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The HARB usually meets on the 4th Wednesday of each month, except when holidays or weather interfere. Meetings are at 7 p.m. in the Council Chambers located at:Norristown’s Municipal Hall235 E Airy StreetNorristown, PA 19401
All applications and materials must be submitted two weeks before the meeting date.
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The Historical Architectural Review Board (HARB) is an advisory body created by state and local laws to regulate changes to buildings within the nationally-designated Norristown Historic Districts.
The HARBs job is to review proposals for alterations to the exteriors of the buildings located with the HARB district as well as new construction and demolition. HARB reviews this work to protect and preserve the architectural and historical character of Norristown.
Refer to the HARB District Map (PDF) to determine if your property is located within the National Register Districts boundaries. If so any exterior work requiring a permit that will be visible from a public street must be reviewed. This includes all buildings on the parcel visible from the street (but not from an alley).
The rear of buildings is not normally covered by the HARB, unless the building is on a corner, next to vacant corner lot, or the rear faces another street. Refer to a Norristown street map to determine whether the rear faces an alley or a street.
The HARB is especially concerned with changes to the permanent architectural fabric of the streetscape. Thus, substantial changes to large scale building components, such as stuccoing, or applying siding over brick, or to visually important elements, such as doors, windows, or cornices or porches, will be carefully looked at.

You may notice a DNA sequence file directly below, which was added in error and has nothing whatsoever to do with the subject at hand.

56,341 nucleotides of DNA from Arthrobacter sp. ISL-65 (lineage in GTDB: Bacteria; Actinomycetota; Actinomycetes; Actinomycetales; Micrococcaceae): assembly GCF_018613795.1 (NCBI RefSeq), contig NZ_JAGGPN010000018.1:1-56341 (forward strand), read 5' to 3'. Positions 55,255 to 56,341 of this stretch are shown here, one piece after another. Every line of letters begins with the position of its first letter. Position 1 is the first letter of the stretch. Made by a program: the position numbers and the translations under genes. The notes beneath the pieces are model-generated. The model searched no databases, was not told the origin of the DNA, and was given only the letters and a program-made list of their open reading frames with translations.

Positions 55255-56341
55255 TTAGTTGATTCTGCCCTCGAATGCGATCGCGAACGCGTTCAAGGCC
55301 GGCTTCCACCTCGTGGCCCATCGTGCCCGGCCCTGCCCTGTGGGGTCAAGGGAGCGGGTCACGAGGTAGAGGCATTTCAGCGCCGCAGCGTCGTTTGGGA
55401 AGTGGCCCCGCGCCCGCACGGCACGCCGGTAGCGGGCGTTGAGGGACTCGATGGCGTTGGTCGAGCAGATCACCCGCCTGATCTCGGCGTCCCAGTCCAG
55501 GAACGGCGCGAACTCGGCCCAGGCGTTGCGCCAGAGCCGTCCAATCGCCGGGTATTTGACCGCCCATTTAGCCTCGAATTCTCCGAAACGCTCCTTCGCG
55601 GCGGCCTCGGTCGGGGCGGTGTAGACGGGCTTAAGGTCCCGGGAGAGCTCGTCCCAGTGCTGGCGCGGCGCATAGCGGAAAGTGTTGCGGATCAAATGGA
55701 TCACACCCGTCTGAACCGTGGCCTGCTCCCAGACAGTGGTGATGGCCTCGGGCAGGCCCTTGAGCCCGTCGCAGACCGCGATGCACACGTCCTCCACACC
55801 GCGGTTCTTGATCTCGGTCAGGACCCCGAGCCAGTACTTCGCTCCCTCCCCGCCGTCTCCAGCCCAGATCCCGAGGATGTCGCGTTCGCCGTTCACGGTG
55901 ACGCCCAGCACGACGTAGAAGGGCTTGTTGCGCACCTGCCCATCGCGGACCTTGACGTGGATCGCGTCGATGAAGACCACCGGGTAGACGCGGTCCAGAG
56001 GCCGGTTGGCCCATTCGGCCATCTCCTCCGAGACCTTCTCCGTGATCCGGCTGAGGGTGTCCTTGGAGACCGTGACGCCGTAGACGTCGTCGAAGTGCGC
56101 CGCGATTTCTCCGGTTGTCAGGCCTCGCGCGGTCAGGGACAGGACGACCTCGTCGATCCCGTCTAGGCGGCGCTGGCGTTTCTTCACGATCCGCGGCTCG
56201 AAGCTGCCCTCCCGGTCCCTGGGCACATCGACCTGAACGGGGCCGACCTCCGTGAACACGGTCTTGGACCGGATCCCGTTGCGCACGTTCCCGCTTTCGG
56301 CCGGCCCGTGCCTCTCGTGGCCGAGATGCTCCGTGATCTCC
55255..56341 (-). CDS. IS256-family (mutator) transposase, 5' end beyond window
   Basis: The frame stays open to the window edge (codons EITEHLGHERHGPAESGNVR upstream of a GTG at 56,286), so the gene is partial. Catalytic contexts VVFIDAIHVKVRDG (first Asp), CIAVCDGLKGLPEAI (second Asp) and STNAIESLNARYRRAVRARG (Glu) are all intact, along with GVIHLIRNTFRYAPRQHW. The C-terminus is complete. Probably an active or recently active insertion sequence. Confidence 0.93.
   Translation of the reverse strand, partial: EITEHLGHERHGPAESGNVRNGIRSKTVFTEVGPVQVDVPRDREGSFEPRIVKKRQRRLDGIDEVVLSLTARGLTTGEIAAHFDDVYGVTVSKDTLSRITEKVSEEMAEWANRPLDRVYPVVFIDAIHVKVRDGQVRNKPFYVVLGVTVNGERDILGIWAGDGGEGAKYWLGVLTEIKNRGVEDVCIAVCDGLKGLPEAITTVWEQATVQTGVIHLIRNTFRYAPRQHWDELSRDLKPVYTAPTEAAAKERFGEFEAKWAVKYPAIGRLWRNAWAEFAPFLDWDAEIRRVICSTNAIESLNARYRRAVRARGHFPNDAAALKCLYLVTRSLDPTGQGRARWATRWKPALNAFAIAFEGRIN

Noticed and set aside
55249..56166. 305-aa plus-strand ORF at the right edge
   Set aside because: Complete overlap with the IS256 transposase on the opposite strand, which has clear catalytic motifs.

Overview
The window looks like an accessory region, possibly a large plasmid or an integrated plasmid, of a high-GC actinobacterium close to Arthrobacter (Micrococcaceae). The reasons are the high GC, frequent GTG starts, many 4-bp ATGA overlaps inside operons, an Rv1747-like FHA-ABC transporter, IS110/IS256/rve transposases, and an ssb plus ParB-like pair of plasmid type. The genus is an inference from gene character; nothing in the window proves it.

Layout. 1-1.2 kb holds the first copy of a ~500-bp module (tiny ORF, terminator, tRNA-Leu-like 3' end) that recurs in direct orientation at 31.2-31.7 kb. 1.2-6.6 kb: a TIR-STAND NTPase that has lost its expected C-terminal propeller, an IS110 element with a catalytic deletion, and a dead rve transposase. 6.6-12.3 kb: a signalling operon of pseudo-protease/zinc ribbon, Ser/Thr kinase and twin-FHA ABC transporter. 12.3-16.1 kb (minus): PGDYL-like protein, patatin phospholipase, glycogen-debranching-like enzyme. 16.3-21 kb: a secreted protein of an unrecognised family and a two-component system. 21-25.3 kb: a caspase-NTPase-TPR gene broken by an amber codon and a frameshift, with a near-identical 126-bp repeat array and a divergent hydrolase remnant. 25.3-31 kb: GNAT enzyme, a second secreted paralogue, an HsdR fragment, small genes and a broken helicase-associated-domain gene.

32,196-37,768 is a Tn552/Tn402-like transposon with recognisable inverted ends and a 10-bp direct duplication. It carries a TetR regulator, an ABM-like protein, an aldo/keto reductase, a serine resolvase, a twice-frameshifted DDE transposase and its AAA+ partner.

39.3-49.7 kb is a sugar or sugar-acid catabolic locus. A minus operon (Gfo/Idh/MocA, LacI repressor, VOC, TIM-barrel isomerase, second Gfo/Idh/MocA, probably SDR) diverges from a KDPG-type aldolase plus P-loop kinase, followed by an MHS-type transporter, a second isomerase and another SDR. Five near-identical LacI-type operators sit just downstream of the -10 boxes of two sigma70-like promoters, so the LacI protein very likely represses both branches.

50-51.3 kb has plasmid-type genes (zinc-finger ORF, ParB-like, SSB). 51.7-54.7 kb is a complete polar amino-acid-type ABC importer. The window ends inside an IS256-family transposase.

Items not covered by the HARB include:
The National Register Historic Districts have each been divided into A and B Zones (HARB District Map (PDF)). The A Zone is more important visually and historically, consisting of major or “gateway” streets, or streets with stretches of grand mansions, or exceptionally well preserved or historic streetscapes. The A zone is subject to stricter regulations than the B zone.
There is no fee. However, to keep administrative costs low, the applicant is responsible for making copies of the HARB Application (PDF) and supplying the photos or other materials required, such as drawings or shingle samples.
It’s generally best that the building or business owner appear before the HARB, optionally with the contractor. The HARB will have questions which can often only be answered by the owner. Also, the HARB might present various alternatives which only the owner can, or will, agree to.
If there is no one present who can effectively present the owner’s case, the HARB might have to make assumptions leading to a decision the owner might be unhappy with.
In certain routine cases, for buildings in the B zone, the preservation consultant in the Code Enforcement Office (where you get the permit) after visiting the building, might issue an “administrative approval.” This means that the permit can be issued preemptively, before the HARB meeting, and that the consultant will represent the owner at the HARB meeting. In these cases, neither the owner nor the contractor need appear.